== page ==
This sub-project aims to provide a simple computer-based simulation of performing a preflight, initially on a Cessna 172 aircraft, for use primarily by pilots and students.
Research has demonstrated that there is a big difference between pilots being able to describe and perform a full preflight of an aircraft and their ability to actually recognize problems when they are visible.
The Safety Competition event in San Diego County California is a good example. It repeatedly shows pilots scoring 100% on explaining and demonstrating a preflight of an airworthy aircraft. It also shows these same pilots scoring 20% (or less) on finding and reporting the flaws on an aircraft which each pilot already knows to be unairworthy.
This difference explains accident reports on the National Transportation Safety Board (NTSB) website http://www.ntsb.gov/aviation/ where pilots manage to take off despite major problems in their aircraft.
The simulator contains a large database of pairs of photos. In each pair, one photograph shows some problem that would generally recommend against a flight, while the other photograph in the pair shows exactly the same view with the problem fixed.
The program selects one pair for each section of the aircraft, such that the chosen subset is sufficient to be a complete inspection of one aircraft. In each pair, the photograph without the problem will be shown to the user. A command line parameter specifies the probability that the aircraft is going to be unsafe for flight, and a random number determines the outcome. If the aircraft is unsafe, a second random number selects one of the pairs and (for that pair only) the visible photograph is changed to the other one.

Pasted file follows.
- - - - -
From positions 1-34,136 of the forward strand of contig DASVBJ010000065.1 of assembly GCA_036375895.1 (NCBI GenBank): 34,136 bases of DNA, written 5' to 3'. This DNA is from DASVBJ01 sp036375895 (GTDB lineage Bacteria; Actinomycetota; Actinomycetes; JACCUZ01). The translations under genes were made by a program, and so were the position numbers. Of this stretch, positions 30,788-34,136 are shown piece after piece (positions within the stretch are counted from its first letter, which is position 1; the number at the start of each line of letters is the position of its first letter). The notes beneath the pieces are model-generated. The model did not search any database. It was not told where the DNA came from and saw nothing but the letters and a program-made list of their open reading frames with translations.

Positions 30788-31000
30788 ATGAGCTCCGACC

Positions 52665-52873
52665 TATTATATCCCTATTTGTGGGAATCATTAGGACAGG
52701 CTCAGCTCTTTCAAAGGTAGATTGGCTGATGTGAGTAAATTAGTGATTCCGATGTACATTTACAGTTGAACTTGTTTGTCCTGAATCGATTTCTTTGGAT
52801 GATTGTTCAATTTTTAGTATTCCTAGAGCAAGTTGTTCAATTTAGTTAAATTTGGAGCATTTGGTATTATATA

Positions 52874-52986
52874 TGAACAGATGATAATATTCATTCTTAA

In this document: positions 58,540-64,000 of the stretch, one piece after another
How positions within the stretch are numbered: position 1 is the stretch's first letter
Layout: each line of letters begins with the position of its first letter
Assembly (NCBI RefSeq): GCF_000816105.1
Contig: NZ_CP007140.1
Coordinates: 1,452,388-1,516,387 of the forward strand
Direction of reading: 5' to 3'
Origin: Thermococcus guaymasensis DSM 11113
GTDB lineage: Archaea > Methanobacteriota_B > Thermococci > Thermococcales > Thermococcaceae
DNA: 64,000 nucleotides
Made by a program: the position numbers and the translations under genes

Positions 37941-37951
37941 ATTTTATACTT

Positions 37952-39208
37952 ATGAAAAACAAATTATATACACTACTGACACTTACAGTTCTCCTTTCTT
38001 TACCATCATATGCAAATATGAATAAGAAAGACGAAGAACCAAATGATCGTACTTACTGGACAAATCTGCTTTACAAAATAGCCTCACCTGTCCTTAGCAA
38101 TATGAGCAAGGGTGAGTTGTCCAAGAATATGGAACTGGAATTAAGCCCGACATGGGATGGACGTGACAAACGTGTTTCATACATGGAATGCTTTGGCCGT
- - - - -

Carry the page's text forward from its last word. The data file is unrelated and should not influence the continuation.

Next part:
The user is given the chance to view the resulting set of photos in sequence, anticlockwise from the pilot side door, in compliance with Cessna's checklist for preflight in the Pilot's Operating Handbook.
Once the user has seen all the photos, the program asks whether the aircraft is safe for flight. The user's response is scored, accumulated and tracked over time to determine learning trends. If the response is incorrect, the program provides feedback to explain what the correct response should be.
Although the goal is to integrate the program into a full aviation simulation, such as the FGATD project, the standalone training purpose of the program can be effectively performed as a simple web site. This will also provide a mechanism for additional photos to be submitted, discussed and be immediately available for training purposes.
As soon as possible. However, it requires Aviation Maintenance Technicians (AMTs) and aircraft owners to take the time to photograph suitable problems.
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